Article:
Governor Kate Brown late Wednesday announced limits on gatherings of more than 250 people to slow the spread of COVID-19 in Oregon.
“Nobody is immune to this virus,” Brown said in a press release. “We are seeing cases across multiple counties and age groups, and in people exposed through different circumstances. It's time for us all to do what we can to slow its spread and take care of one another."
Brown will appear Thursday morning at 9 a.m. alongside Multnomah County Chair Deborah Kafoury and Portland Mayor Ted Wheeler to lay out her directive in more detail. The action is based on the recommendations of the Centers for Disease Control and Prevention, Oregon public health experts, epidemiologists, and health professionals, and includes:
Large gatherings: All large gatherings over 250 people will be canceled statewide effective immediately for four weeks. A gathering is defined as any event in a space in which appropriate social distancing of a minimum of three feet cannot be maintained.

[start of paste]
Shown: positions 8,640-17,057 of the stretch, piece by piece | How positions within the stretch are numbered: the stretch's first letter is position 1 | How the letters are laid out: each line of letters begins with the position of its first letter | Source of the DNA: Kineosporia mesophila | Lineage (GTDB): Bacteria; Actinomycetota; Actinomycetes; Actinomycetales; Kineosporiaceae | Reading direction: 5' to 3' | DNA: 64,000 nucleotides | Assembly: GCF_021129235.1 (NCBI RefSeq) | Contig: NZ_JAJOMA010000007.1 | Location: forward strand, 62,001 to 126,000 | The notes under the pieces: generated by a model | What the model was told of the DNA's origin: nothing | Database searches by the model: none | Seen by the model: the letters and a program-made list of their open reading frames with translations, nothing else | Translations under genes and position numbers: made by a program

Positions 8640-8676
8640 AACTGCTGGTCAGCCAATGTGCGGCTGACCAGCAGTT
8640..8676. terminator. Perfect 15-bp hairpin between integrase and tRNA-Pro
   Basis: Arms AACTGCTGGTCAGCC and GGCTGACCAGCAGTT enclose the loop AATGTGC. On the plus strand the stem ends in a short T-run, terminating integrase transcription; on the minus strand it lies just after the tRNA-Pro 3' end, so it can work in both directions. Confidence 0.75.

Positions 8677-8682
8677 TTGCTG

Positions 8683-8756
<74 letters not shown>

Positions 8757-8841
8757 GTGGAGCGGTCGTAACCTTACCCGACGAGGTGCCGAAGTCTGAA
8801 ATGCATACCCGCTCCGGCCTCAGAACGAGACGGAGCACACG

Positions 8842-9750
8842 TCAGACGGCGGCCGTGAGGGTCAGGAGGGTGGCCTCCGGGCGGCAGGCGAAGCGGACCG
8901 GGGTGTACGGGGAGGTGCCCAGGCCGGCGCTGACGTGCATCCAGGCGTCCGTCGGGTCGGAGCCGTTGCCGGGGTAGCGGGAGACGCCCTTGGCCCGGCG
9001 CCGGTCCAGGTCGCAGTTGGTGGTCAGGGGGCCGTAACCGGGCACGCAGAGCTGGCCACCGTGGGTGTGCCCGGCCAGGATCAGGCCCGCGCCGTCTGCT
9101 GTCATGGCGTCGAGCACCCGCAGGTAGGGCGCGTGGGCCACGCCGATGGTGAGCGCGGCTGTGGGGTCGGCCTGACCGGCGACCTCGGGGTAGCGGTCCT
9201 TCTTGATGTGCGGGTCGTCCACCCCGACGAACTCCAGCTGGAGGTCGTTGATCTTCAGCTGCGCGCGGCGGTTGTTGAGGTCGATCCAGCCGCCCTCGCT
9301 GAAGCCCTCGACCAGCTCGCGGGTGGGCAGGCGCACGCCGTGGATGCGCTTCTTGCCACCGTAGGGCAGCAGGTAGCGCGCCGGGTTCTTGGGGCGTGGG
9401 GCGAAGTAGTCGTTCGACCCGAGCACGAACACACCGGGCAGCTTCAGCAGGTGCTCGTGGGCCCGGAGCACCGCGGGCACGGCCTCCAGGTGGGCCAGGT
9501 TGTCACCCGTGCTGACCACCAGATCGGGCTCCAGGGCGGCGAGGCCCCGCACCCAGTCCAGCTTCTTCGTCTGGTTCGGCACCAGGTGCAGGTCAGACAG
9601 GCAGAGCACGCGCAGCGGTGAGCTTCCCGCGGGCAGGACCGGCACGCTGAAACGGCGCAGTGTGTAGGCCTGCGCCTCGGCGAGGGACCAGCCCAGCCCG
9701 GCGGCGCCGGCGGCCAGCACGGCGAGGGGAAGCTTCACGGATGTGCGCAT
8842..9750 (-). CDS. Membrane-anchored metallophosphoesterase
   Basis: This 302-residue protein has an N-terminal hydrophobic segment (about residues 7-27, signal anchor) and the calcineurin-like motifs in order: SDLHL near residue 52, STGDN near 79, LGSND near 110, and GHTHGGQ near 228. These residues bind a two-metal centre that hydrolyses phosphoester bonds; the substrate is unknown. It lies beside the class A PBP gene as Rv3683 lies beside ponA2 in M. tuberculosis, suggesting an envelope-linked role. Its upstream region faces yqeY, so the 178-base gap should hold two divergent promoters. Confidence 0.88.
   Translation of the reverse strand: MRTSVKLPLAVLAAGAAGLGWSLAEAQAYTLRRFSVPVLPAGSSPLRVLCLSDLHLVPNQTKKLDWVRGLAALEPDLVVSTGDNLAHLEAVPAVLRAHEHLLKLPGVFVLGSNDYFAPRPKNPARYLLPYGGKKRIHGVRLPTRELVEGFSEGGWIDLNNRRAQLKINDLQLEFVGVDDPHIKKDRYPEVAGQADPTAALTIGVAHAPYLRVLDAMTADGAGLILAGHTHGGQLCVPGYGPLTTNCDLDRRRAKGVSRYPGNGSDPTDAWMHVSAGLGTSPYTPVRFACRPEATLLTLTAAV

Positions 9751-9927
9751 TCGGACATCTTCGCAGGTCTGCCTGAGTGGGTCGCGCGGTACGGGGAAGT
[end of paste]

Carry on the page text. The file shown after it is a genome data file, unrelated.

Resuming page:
Schools: In addition to previous guidance issued on March 8, 2020 to keep schools open, all non-essential school-associated gatherings and group activities should be canceled — such as group parent meetings, field trips, and competitions.
Workplace: Recommended implementation of distancing measures including an increased physical space between employees in offices and worksites, limited in-person meetings, limited travel, and staggered work schedules where possible.
Long-Term Care and Assisted Living: Strict limitations announced this week by the Oregon Health Authority and Department of Human Services remain in place.
The Oregon Health Authority also announced steps to expand access to COVID-19 testing. State epidemiologists have updated COVID-19 testing guidelines to emphasize that outpatient clinicians can order a test for the virus from a commercial laboratory, at their discretion, without OHA authorization.
In addition, the procedure for collecting a COVID-19 sample is no longer classified as a high-risk, airborne testing process, requiring N95 masks. Under the recommendations, health care providers will only be required to wear a regular mask, gown, gloves, and eye protections, making the procedure for safely collecting samples simpler to administer for health care workers and easier to obtain for patients.
Finally, state health officials announced that they have agreements with five hospital systems to conduct COVID-19 testing. State health officials and hospital administrators urged anyone considering a COVID-19 test to consult with your health care provider before seeking a test at a local clinic or hospital.